The AHS Blog

Journal Volume 35 Issue 1

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…on the other hand

This post was written by Oliver Cooke

On the one hand we have simple, easy to use, single-handed dials. On the other hand, some dials are not so straightforward.

“Fan” clock, anonymous, possibly made in either Netherlands or England, c.1780 (British Museum No. 1958,1006.2174).  Note the enthusiastically-painted windswept trees and windswept bridge
“Fan” clock, anonymous, possibly made in either Netherlands or England, c.1780 (British Museum No. 1958,1006.2174). The clock is showing 10:29 – in one minute’s time the minute hand will fly-back to 30 on the left-hand side.  Note the enthusiastically-painted windswept trees and windswept bridge

This clock has 'fly-back' or 'retrograde' hands. The hands proceed clockwise as usual but when they reach the end of the scale, each will spring back and then immediately resume its count.

This design allows the dial to have twice the diameter of a circular dial within a given height. This, together with the semi-circular form, makes these clocks suitable for positioning over doorways and they were sometimes integrated within wall panelling.

Fly-back hands are still a popular feature in watches, although these are usually (but not always) the preserve of high-end watches.

Month-going sidereal and solar regulator by John De Lafons, Royal Exchange, London, c.1780 (British Museum No. 1998,0704.1)
Month-going sidereal and solar regulator by John De Lafons, Royal Exchange, London, c.1780 (British Museum No. 1998,0704.1)
Close-up of the dial, with hours top, minutes centre and seconds bottom.  The clock is showing 19:48:10 mean sidereal time on the main dial plate and 7:46:53 mean solar time on the discs
Close-up of the dial, with hours top, minutes centre and seconds bottom. The clock is showing 19:48:10 mean sidereal time on the main dial plate and 7:46:53 mean solar time on the discs

The dial of this regulator (that I have mentioned before for its escapement) has the typical features which facilitate the use of these clocks in observatories and laboratories. All hands are positioned on their own centres for disambiguation. The hours are relegated to a small subsidiary dial and only the minutes have a large hand, for accurate observations.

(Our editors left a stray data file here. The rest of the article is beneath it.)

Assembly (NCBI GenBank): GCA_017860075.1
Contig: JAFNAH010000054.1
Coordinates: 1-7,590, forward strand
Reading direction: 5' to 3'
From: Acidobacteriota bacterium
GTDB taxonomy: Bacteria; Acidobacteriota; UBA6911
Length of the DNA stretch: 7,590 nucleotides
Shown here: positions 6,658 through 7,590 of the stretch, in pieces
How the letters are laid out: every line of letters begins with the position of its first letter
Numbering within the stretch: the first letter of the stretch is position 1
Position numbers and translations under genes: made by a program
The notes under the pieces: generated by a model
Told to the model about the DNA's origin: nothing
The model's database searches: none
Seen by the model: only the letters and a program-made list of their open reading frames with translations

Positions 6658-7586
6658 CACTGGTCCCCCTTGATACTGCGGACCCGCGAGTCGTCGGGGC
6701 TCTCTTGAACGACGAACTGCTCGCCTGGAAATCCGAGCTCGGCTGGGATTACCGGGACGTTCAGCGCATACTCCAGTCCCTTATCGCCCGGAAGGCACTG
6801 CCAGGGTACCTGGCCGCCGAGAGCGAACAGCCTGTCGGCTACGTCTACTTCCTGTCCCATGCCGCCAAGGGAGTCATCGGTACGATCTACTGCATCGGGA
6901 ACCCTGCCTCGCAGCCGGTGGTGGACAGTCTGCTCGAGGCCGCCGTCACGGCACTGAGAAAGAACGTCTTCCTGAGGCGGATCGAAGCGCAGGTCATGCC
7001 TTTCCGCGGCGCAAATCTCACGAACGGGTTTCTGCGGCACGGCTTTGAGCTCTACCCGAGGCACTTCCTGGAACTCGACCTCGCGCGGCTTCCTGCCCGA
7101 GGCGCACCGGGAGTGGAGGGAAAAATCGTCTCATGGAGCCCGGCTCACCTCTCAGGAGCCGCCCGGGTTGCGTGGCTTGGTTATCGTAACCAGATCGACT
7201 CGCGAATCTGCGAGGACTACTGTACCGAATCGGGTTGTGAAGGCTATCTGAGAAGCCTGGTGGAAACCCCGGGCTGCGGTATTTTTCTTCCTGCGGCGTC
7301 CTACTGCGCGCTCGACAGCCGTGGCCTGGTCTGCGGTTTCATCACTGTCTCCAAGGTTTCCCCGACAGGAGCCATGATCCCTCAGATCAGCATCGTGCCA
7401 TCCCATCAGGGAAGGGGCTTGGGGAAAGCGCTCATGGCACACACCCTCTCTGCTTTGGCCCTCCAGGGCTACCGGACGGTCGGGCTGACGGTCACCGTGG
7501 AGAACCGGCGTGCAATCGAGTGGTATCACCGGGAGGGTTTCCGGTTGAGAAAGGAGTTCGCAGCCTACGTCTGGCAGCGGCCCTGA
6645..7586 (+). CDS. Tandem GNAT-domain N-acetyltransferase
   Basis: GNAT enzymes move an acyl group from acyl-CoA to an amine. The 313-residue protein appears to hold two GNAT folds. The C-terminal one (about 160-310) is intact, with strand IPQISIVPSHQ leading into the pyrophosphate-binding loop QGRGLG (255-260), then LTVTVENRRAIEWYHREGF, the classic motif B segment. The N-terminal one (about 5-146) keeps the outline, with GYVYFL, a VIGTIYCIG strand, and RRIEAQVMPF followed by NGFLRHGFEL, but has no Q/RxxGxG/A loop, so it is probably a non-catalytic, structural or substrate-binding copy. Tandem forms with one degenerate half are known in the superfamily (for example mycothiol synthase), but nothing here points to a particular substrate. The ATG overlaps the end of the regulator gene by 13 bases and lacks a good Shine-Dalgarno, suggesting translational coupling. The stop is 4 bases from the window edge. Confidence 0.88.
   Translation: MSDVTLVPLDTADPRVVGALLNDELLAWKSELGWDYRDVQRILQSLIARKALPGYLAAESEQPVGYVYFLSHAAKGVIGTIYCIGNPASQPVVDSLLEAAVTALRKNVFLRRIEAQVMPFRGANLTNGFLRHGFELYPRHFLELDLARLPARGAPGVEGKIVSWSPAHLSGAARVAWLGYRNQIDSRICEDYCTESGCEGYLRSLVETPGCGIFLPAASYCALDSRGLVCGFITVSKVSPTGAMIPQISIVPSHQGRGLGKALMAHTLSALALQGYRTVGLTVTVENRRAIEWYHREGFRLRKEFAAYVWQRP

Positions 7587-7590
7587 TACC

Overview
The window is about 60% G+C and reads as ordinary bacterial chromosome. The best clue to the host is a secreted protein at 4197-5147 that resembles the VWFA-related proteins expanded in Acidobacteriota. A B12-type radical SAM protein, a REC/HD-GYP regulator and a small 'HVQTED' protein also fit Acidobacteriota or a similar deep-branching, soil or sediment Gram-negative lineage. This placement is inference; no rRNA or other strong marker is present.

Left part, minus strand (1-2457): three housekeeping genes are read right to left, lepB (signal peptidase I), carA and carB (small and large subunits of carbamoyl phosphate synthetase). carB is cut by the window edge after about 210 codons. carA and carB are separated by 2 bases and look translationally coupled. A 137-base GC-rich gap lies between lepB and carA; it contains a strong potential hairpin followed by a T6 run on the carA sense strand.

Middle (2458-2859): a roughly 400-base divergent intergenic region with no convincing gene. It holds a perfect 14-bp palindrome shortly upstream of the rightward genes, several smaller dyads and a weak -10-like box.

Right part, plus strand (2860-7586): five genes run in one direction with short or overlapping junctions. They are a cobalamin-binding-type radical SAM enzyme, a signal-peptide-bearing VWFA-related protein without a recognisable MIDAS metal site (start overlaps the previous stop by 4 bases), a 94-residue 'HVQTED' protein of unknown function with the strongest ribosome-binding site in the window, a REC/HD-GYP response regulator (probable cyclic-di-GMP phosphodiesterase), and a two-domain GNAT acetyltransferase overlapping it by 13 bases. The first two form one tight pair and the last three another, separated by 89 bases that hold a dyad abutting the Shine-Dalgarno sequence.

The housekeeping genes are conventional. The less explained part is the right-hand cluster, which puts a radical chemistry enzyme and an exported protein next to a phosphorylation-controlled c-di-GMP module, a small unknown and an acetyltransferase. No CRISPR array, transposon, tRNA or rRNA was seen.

Less typically, however, this regulator indicates two different systems of time using only one set of hands.

It shows mean sidereal time against the numerals on the main dial plate and mean solar time against the small discs. A mean sidereal day is 23 hours 56 minutes and 4.1 seconds, i.e. it is about 4 minutes shorter than the 24 hour mean solar day. The discs rotate slightly faster than the hands so that after each day they have accrued the 4 minutes difference. This system is called a differential dial.

Having a clock show both sidereal and solar time might have been a convenience, but a respectable observatory might well be expected to have had separate regulators for providing the required times and so it is possible that this design may have been conceived rather for the use of the (wealthy) amateur.

“Bras en-l’air” watch with verge escapement, Anonymous, Swiss, c.1790 (British Museum No. 1958,1201.1797)
“Bras en-l’air” watch with verge escapement, Anonymous, Swiss, c.1790 (British Museum No. 1958,1201.1797)

This watch has not just hands, but arms and fingers too! It is a type of watch known as “bras en-l’air”, which translates as “hands in the air” (and certainly not “bras in the air” – which might apply another aspect of horology altogether). When the pendant is pushed the soldier raises his arms, holding pistols to point at minutes (left) and hours (right).

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An experiment in ‘florology’

This post was written by Rory McEvoy

Recently, I have been looking at the role of timekeepers in the history of science and whilst reading around the pre-pendulum era, happened upon a blog-worthy experiment conducted by Athanasius Kircher (1601/2-80).

Kircher, a German Jesuit polymath, applied the then known phenomenon of heliotropism as a method of timekeeping.

He thought that the daily motion of sunflowers as they followed the Sun was caused by magnetic influence and thus inferred that they could be usefully used as a clock. As can be seen in his magnificent illustration, Kircher planted the sunflower in a cork pot and floated it on water, providing a frictionless pivot, and inserted a pointer through the flower to indicate time against the annular chapter.